There are more things in heaven and earth, Horatio, Than are dreamt of in your philosophy. (Hamlet, Atc I, Scene V)
This tool has an apparently paradoxical behavior (hence the name). It was created in the first half of the eighteenth century (it's depicted in the Treaty of s'Gravesande) and then has been reproduced in several specimens more or less aesthetically different.
If it is positioned on a ramp (inclined plane), the wooden disc is in fact able to go up hill spontaneously for a short distance (corresponding to about half a turn) and then it stops. This behavior is contrary to the obvious motion of descending the slope: under the solid certainties dictated by experience the round bodies descend along the inclined planes.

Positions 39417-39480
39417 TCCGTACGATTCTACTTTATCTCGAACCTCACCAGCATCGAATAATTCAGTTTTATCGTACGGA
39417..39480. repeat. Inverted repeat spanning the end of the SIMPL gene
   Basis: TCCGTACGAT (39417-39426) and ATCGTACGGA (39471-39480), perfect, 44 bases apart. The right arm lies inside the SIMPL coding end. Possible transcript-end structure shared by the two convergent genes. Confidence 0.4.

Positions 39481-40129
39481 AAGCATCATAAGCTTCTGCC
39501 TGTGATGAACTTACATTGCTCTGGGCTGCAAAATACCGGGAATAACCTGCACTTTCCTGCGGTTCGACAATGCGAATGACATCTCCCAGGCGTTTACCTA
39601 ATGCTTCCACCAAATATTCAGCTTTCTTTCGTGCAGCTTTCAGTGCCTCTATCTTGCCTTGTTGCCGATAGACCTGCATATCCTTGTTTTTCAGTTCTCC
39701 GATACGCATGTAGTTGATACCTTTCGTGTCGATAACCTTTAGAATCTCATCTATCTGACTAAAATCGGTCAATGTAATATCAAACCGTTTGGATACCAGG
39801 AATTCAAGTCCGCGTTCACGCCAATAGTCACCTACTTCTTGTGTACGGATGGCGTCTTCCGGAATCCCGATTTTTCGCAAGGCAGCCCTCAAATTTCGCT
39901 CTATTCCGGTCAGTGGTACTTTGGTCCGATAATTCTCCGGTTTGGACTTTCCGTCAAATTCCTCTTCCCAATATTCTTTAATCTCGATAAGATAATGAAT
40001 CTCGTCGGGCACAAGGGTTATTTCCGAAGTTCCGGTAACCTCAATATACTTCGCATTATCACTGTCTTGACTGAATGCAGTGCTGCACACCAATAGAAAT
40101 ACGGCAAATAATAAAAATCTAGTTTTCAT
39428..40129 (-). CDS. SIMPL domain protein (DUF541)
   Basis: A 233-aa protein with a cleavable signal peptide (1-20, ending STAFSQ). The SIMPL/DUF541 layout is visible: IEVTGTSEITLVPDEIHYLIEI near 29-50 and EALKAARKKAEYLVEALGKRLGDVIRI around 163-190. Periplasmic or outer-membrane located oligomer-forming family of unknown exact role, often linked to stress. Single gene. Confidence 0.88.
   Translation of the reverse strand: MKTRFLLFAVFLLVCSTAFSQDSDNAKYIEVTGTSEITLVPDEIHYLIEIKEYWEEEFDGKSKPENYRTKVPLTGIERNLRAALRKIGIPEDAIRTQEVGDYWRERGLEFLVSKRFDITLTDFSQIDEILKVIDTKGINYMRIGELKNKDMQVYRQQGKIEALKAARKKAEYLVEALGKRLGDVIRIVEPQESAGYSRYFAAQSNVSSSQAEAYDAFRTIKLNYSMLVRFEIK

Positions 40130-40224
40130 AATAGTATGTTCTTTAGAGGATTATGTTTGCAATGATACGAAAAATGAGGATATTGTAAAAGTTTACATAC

But no law of physics is violated. The wooden disc inside has a small "trick" that can be discovered by reasoning. The important thing is to go beyond appearances!
One of the most interesting aspect of this kind of special tools owned by the Old Physics Laboratory is the ability to highlight certain principles of physics in a curious way; in this case is the theorem of motion of the center of gravity. Other instruments with a strange behavior are, for example, the Double cone and the Cartesian diver.
To explain the motion expressed by this strange disc the students are encouraged to reach an acceptable explication based on laws and principles of physics discussed in classes. This is a mental exercise of enormous importance.